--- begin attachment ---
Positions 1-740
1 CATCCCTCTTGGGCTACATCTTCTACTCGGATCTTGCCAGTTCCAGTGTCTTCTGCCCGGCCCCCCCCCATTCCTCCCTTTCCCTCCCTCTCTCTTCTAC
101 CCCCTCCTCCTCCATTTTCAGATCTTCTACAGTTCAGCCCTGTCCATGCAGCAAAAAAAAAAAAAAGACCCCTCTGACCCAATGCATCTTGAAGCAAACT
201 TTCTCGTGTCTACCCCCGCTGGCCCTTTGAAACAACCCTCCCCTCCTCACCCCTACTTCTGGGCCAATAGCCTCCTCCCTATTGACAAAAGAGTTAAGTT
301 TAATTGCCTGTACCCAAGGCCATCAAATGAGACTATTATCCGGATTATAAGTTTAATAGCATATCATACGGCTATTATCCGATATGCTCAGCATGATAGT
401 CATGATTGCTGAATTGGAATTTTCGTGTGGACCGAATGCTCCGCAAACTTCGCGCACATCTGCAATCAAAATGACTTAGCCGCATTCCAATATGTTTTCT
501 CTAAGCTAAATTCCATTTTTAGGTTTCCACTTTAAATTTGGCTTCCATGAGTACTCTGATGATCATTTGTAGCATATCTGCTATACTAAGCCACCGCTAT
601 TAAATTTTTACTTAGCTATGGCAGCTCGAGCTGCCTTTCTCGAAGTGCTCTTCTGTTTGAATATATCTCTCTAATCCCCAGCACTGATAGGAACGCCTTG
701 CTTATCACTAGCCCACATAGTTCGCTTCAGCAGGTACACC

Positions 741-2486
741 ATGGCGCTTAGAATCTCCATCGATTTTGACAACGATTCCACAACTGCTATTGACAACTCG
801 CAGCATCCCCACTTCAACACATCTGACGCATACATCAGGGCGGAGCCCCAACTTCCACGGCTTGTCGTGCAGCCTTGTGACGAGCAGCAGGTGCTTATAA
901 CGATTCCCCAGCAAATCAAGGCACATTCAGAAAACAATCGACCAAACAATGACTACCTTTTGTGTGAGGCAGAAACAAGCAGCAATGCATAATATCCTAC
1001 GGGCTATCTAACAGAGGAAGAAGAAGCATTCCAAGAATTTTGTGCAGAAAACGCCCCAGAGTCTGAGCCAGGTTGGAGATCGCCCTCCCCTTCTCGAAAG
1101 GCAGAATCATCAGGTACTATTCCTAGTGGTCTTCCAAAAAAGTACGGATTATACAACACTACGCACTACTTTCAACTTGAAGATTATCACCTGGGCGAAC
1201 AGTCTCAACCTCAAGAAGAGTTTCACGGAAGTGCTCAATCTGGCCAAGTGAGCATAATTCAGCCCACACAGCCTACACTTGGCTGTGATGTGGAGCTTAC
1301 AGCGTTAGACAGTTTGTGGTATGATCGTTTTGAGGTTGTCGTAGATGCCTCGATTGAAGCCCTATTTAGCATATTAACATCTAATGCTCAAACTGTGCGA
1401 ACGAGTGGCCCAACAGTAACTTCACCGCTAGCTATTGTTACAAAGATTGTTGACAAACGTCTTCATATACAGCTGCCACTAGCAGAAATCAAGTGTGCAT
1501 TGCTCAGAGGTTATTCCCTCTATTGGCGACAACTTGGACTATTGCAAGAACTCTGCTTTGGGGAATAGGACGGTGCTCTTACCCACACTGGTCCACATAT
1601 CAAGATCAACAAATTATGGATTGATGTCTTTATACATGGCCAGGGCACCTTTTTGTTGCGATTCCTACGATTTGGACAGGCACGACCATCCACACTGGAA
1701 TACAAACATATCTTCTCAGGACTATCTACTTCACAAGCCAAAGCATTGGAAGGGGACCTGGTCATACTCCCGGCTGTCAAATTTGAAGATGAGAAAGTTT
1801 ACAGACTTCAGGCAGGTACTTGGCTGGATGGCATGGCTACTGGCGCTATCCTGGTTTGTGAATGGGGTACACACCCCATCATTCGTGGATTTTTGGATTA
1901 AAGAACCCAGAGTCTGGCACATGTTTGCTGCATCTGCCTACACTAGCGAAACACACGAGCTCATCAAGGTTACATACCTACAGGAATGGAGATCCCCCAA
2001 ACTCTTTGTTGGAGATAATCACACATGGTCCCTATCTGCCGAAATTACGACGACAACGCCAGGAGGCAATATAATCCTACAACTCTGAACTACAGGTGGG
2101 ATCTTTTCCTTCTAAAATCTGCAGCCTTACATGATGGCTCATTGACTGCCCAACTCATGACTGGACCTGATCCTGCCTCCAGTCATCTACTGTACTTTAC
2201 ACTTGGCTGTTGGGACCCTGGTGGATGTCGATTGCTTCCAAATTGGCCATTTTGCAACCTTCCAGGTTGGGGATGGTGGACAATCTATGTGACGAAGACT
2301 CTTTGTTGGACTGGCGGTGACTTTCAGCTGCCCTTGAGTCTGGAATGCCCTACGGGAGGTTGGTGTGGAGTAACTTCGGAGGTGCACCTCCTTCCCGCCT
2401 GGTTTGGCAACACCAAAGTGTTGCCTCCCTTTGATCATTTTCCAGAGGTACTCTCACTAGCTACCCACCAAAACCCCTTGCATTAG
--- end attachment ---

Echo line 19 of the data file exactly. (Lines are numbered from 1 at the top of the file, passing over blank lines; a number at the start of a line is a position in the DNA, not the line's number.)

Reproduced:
1501 TGCTCAGAGGTTATTCCCTCTATTGGCGACAACTTGGACTATTGCAAGAACTCTGCTTTGGGGAATAGGACGGTGCTCTTACCCACACTGGTCCACATAT